By Amena Bakr
DUBAI (Reuters) - Saudi Arabia is likely to maintain high oil production in the event consumer countries release emergency stocks, but it will not seek to lure buyers for more oil by discounting its crude, industry sources said.
U.S. Secretary of State Hillary Clinton on Saturday in Riyadh sought an assurance from Saudi King Abdullah that the kingdom would not neutralize a release of inventories by consuming countries by cutting its production.
Saudi officials told the U.S. delegation a drawdown was "unnecessary" but said the kingdom would continue to meet global oil market demand if the United States and allies went ahead, an industry source familiar with the matter told Reuters.
"Saudi production will unlikely change from the levels we see now, even if the stocks are released because the stocks will not have an impact," another source familiar with the talks said.
"Everyone knows that Aramco is a commercial operation and it will not discount oil," he added, in reference to oil sales by the Saudi state oil company.
The United States with Britain and France is considering a release from strategic reserves and is seeking cooperation from other consumer countries.
Saudi Arabia has repeatedly said it is meeting customer needs and that it is ready to meet any extra requirements. A European Union embargo and U.S. financial sanctions on Iran are expected to deepen a decline in Iran's oil sales over the next few months. Saudi is the only producer with spare capacity.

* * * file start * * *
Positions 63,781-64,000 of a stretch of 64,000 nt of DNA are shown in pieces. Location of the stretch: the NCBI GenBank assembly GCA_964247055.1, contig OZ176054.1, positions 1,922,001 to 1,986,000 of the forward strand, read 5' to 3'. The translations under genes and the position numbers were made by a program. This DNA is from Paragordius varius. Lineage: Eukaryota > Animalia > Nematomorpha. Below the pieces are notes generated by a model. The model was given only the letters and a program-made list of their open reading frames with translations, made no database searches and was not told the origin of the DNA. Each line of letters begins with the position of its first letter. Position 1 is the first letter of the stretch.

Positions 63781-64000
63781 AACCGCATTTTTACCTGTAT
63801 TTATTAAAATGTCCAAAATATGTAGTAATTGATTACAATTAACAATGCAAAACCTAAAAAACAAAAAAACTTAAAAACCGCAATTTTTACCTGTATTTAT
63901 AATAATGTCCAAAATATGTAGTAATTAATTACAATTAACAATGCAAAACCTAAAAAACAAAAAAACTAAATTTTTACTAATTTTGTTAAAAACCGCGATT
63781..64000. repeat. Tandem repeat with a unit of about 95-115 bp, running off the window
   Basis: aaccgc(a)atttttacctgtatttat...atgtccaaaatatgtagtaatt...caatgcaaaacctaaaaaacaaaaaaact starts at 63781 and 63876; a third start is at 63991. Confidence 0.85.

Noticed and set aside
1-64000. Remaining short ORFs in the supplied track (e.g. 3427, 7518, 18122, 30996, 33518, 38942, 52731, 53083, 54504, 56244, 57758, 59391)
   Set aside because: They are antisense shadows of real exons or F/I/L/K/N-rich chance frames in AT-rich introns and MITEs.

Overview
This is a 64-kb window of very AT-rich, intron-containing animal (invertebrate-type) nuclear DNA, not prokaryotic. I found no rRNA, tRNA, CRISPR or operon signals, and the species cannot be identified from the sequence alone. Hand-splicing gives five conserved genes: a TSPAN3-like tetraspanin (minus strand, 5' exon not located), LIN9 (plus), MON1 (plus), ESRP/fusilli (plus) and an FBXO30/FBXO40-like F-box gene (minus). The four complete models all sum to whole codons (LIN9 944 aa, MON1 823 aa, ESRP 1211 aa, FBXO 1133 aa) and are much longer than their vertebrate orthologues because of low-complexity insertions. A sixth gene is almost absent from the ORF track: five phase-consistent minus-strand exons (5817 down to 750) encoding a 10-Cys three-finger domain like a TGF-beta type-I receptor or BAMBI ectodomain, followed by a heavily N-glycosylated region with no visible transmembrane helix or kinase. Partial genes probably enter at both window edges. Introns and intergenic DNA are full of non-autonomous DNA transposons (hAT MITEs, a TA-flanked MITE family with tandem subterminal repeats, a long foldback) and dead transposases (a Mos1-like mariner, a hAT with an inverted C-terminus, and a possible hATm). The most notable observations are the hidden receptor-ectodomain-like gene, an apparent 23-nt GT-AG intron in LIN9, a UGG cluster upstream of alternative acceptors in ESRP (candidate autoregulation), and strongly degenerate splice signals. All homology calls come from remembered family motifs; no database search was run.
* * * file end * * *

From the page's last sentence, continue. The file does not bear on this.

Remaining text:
"Aramco meets the needs of its customers whether an embargo is in place or whether a strategic stock is used," Saudi Deputy Oil Minister Abdul Aziz Bin Salman bin Abdulaziz told reporters in Dhahran on Tuesday.
"The use of stocks or the embargo are both sovereign decisions and we do not want to be part of a zero-sum game."
Riyadh has long avoided pushing down oil prices by offering deeper discounts for its crudes in an effort to encourage refiners to store more crude.
Last June, the International Energy Agency (IEA) group of major consuming countries released stocks when prices rose during civil war in Libya.
Saudi Arabia kept its output more or less steady after the announcement but then cut supplies as oil from consumer stocks reached the market.
Saudi pumped 9.85-9.90 million barrels per day from July to September, before falling to just over 9.40 million bpd in October and November. It has since risen steadily back to about 9.90 million bpd.
Saudi Oil Minister Ali al-Naimi last month said the kingdom had met all its customers' requests for oil and stood ready to raise output to full capacity of 12.5 million barrels per day (bpd), if needed.
Saudi oil output: http://link.reuters.com/vyt93s
Saudi oil inventories: http://link.reuters.com/tyx37s
Saudi oil prices: http://link.reuters.com/gaw47s
(Additional Reporting by Reem Shamseddine; editing by Daniel Fineren and Keiron Henderson)